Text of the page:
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It's Not All Black and White : Spike Lee's films helped pave the way for the black directors of the '90s. Now he and they have become disenchanted with the industry's desire to pigeonhole them.

February 19, 1995|Elaine Dutka | Elaine Dutka is a Times staff writer

Since Spike Lee burst on to the feature film front almost a decade ago, a host of other African American directors have followed in his wake. The Hughes brothers, Carl Franklin and Bill Duke are now part of the mix as Hollywood--confronted with the popularity of hip-hop and rap, not to mention the profitability of low-budget offerings such as "Boyz N the Hood" and "Menace II Society"--has come to realize that black culture sells.

Small, personal stories such as Darnell Martin's "I Like It Like That" and Doug McHenry's sensual "Jason's Lyric" surfaced last year, joining mass-appeal fare like Keenen Ivory Wayans' "A Low Down Dirty Shame." Preston Whitmore II's "The Walking Dead," the story of four African American Marines in Vietnam, is opening on Friday, and Franklin's mystery "Devil in a Blue Dress" is due out later this year.

One of the current box-office hits is "Higher Learning," John Singleton's first interracial story, in which college students confront identity, diversity, sexism and escalating racial tensions. It's a montage of the world as the director sees it--a license rarely afforded black filmmakers in the past.

And yet, there is a marked lack of optimism in the African American ranks--no sense that they've finally "arrived."

"People ask me how it feels being part of the black cinematic wave," says Mario Van Peebles ("New Jack City," "Posse"), whose father Melvin, along with Gordon Parks, Sidney Poitier and Charles Burnett, helped to map out the terrain in the '70s. "But as I understand it, a wave gains momentum and then crashes on the beach. A string of flops could put an end to it all, since the industry views us as interconnected--a cinematic basketball team."

Several other leading African American filmmakers talked about how much progress has been made and, like Van Peebles, they pulled no punches. While opportunity is there, they agree, a double standard persists when it comes to black stories and black talent. In a display of candor rare for Hollywood, they publicly targeted the system--and themselves.


African American directors are still shunted toward ethnic themes more limited in scope and less costly to finance than other Hollywood fare. Spike Lee landed Universal's high-profile, big-budget street drama "Clockers," based on the Richard Price novel. But when he--or a Thomas Carter ("Swing Kids") or a Bill Duke ("The Cemetery Club")--takes on "mainstream" assignments, they become the broadest of targets.

"On 'Cemetery Club,' people asked me what a black guy knows about three Jewish women in the Bronx," recalls Duke ("A Rage in Harlem," "Sister Act 2"). "On the part of critics, there was an implicit 'stay in your place.' No one asked Martin Scorsese, an Italian American, what qualifies him to direct 'The Age of Innocence.' "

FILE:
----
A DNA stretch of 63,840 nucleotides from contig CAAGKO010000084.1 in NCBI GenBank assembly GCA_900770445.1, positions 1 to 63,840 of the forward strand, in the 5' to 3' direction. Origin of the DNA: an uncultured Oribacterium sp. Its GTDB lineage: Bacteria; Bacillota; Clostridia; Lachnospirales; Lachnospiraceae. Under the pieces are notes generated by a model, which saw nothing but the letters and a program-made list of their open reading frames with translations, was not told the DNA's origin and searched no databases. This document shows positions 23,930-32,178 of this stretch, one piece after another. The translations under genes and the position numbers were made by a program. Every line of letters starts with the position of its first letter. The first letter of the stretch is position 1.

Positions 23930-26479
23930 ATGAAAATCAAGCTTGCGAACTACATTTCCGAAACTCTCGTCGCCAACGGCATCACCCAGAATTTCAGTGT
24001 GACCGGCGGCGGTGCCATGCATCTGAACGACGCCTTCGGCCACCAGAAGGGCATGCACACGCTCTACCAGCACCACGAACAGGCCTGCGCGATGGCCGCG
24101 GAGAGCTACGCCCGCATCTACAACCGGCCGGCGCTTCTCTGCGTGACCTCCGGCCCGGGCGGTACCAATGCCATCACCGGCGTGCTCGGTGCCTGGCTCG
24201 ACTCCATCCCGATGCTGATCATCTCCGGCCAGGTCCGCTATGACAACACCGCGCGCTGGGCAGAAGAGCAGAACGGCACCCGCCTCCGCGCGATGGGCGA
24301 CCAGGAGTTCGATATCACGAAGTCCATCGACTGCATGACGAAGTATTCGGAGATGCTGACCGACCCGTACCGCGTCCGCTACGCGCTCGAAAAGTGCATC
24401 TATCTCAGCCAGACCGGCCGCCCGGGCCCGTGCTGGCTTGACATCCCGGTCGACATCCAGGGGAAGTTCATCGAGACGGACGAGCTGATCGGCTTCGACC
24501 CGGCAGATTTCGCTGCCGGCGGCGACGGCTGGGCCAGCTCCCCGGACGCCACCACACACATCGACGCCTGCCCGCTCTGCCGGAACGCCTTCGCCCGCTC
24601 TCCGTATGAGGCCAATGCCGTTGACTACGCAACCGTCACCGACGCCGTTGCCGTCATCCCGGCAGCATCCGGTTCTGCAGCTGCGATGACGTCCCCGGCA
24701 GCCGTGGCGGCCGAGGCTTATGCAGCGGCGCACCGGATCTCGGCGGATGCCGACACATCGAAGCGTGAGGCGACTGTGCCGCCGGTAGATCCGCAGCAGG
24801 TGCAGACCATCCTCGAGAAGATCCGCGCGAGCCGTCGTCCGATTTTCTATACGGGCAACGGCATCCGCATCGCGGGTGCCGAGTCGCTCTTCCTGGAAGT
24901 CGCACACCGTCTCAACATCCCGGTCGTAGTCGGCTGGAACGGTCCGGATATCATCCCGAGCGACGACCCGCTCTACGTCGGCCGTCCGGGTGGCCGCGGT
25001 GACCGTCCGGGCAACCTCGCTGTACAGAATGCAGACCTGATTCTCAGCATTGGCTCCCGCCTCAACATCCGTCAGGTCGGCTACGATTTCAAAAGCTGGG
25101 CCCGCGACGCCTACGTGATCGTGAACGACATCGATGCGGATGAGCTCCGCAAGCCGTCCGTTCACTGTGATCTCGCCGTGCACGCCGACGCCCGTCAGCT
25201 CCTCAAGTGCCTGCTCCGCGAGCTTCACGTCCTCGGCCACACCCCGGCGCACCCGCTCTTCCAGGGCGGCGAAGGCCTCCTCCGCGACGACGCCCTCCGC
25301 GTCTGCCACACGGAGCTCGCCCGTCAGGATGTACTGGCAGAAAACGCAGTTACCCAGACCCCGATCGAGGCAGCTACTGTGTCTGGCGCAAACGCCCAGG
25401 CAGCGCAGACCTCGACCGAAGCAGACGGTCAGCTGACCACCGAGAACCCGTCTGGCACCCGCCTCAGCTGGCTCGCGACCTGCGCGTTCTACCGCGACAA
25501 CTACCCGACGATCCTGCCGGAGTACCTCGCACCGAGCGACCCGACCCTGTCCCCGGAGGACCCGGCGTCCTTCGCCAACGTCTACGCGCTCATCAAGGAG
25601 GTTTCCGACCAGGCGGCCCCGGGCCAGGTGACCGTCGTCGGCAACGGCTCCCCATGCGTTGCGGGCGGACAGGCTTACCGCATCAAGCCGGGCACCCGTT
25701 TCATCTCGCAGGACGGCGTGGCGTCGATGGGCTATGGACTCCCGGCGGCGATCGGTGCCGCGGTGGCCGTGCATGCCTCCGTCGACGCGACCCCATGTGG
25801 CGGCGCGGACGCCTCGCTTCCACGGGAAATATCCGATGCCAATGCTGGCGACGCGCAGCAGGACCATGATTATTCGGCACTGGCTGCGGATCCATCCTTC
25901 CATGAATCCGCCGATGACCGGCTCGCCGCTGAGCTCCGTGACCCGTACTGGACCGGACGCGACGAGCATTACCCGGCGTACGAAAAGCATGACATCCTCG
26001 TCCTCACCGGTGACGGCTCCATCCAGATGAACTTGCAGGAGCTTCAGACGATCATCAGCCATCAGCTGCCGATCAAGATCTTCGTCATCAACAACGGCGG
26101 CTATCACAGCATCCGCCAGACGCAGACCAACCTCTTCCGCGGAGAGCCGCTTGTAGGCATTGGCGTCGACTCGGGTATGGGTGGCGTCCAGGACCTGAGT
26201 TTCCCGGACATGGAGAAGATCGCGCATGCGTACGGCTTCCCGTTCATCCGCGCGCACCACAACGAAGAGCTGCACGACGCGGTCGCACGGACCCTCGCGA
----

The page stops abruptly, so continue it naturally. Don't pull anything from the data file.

Twenty-three-year-old Matty Rich, who last year followed his shoestring "Straight Out of Brooklyn" (1991) with Disney's family drama "The Inkwell," says he can't wait to break out of the pack.

"I want to do 'Home Alone,' 'Dennis the Menace,' 'The Nightmare Before Christmas,' " he says. "If the industry can accept the imagination of Tim Burton, why not mine?"

While Duke and Rich express frustration with Hollywood's compartmentalization of blacks, the Hudlin brothers ("Boomerang") are among those who have focused on African American themes by choice. Not only is it what they know, they say, but--in light of the industry's not-so-benign neglect--there's a lot of unexplored territory they can claim as their own.

Getting the studios to buy it isn't easy, however.

"It's doubly hard for black directors because we often make films that haven't been made before," says Reginald Hudlin. "Instead of seeing them as opportunities to broaden its base, the industry regards them as risks not worth taking. The permanent government of Hollywood--the studio executives and agents--needs to change, and not by recruiting sun-tanned versions of themselves: blacks who not only share their taste but feel the need to prove how 'mainstream' they are."

The very concept of "mainstream," these directors agree, is badly in need of redefinition. Rap singer Snoop Doggy Dogg was on the cover of Newsweek. "Boyz N the Hood" did well on pay-per-view in all markets, not just urban ones. And the white audience that stayed away from theaters showing "Posse" (a black Western, denigrated by the majors to whom Van Peebles was pitching the project, as "Boyz N the Saddle"), caught up with the film on video, where it ultimately turned a profit.

"It would help shareholder value and box office both if we could convince the studios to adopt a more modern perspective on what is 'commercial,' " says producer Warrington Hudlin. "Every year, some huge shock shatters Hollywood's conventional wisdom. 'Schindler's List,' which many viewed as a $20-million thank-you check for 'Jurassic Park,' ended up closing in on $100 million in the U.S. and Canada alone."


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